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post #8 of 17 Old 03-17-2017, 03:05 PM
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The single-cylinder would have twice the peak torque (during a power stroke) as the two-cylinder, all other things being equal. But the two-cylinder engine would have twice as many torque pulses during any given amount of time (I'm talking minutes/hours here not milliseconds) so the work done would be equal.

I suspect the major barrier to two-cylinder engines is cost. For example since most of the cost is machining, a piston for a 150 cc engine costs nearly the same as a piston for a 300 cc engine. So the cost of pistons for your 300 cc twin will be nearly double that of the single. And that goes for a lot of other things like cylinder heads, the cylinders themselves, and valvetrain components. So you'd end up having to charge a lot more for your 2-cylinder engine that makes X horsepower than a single that makes the same horsepower.

I imagine that's why twins are so much more common in the next power bracket up. It makes sense to people that a 20 HP engine would cost twice as much as a 10 HP engine, even though the cost is related more to the component count than the actual horsepower output.

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post #9 of 17 Old 03-17-2017, 03:54 PM Thread Starter
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Quote:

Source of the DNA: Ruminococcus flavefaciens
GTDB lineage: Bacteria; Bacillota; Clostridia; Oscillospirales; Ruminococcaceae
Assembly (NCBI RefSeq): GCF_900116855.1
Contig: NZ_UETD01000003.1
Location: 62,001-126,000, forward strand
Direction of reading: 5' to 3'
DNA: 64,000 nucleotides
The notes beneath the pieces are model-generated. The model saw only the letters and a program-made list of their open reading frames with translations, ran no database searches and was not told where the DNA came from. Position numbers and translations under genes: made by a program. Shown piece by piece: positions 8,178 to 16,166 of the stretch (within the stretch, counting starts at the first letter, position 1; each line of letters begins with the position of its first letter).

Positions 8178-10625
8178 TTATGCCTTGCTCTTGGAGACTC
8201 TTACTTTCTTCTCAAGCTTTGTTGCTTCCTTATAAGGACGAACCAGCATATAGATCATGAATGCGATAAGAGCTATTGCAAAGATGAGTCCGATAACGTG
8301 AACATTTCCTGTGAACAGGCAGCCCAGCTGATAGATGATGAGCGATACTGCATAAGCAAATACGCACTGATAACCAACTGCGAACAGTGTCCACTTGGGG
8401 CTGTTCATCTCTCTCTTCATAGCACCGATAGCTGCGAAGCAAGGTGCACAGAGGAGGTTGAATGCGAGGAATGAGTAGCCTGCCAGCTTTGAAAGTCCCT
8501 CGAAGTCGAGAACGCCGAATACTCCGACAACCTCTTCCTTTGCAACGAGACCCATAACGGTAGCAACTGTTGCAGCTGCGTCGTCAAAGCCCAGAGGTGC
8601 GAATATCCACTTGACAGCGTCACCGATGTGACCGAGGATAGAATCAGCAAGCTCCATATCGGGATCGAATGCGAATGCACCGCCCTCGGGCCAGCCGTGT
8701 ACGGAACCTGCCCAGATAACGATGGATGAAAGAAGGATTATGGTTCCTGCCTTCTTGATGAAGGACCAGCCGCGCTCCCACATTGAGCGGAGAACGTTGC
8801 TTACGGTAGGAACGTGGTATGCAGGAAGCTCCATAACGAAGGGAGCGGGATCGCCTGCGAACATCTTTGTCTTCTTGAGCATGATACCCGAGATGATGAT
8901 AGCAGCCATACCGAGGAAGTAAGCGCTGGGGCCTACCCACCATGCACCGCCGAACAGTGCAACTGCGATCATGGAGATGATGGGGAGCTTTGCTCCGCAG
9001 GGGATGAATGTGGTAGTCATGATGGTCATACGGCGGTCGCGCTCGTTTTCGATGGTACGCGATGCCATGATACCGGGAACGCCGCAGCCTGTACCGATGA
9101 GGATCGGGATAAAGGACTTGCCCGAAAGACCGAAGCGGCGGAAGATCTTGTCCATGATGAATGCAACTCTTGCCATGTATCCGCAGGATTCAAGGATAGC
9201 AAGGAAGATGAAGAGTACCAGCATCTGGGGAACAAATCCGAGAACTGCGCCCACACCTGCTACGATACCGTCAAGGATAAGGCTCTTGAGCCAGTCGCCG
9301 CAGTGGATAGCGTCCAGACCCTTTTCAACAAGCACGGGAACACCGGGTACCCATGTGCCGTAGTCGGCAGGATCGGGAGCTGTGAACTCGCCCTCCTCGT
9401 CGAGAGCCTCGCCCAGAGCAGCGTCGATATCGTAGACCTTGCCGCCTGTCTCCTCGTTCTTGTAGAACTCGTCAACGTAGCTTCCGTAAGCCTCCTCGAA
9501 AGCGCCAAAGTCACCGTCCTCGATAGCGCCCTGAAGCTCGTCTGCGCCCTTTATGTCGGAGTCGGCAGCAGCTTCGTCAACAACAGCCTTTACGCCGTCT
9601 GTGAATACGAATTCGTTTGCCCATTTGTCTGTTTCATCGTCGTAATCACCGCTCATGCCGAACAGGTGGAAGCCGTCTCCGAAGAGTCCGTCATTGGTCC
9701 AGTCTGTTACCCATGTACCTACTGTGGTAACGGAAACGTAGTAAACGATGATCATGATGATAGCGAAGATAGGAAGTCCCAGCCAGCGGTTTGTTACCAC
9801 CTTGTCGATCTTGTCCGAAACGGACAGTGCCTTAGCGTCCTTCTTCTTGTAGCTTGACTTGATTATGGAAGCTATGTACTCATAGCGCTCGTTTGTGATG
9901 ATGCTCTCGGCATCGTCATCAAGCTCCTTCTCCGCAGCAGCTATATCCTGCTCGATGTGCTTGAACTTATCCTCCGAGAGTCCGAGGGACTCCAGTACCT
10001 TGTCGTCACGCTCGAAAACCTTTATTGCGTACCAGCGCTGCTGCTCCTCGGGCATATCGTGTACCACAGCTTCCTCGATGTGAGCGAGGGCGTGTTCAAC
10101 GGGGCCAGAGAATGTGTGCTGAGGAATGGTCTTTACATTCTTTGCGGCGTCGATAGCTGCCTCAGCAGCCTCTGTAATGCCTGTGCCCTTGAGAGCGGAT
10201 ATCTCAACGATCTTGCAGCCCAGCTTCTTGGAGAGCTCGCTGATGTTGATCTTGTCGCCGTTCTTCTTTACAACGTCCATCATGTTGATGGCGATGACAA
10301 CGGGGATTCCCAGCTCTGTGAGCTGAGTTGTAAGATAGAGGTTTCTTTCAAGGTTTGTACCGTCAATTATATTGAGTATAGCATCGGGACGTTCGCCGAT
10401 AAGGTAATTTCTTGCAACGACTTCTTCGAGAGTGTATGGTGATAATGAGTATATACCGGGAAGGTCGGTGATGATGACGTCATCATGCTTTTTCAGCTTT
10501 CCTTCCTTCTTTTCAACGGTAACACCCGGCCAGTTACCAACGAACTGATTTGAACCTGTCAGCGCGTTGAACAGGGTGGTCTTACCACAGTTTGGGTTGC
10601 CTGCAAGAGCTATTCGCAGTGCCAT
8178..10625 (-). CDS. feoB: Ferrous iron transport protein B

Originally Posted by JLawrence08648 View Post
Would the single cylinder have more torque than the same cc size as two cylinders?
Not really, hard to tell . . .

The big difference that I see is that with a single cylinder (4-stroke) engine, you are getting 1 power stroke for every 2 rotations of the engine. The engine is relying on momentum for 1-1/2 revolutions and power on the remaining 1/2 revolution.

With a twin cylinder you get 1 power stroke for each revolution of the engine, each being 1/2 of the revolution. . . therefore smoother operation, less reliance on momentum.

That may add up to similar or even more torque . . . the mass of the flywheel would even have some effect, I would think.

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post #10 of 17 Old 03-17-2017, 04:33 PM
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Quote:
Originally Posted by tpenfield View Post
Not really, hard to tell . . .

The big difference that I see is that with a single cylinder (4-stroke) engine, you are getting 1 power stroke for every 2 rotations of the engine. The engine is relying on momentum for 1-1/2 revolutions and power on the remaining 1/2 revolution.

With a twin cylinder you get 1 power stroke for each revolution of the engine, each being 1/2 of the revolution. . . therefore smoother operation, less reliance on momentum.

That may add up to similar or even more torque . . . the mass of the flywheel would even have some effect, I would think.
That all sounds tight to me.

Other then for smoothness, I'm not sure a two cylinder would do anything other then take up more space and cost more.

I certainly appreciate my twin cylinder tractor over my single cylinder tractor rated at similar power.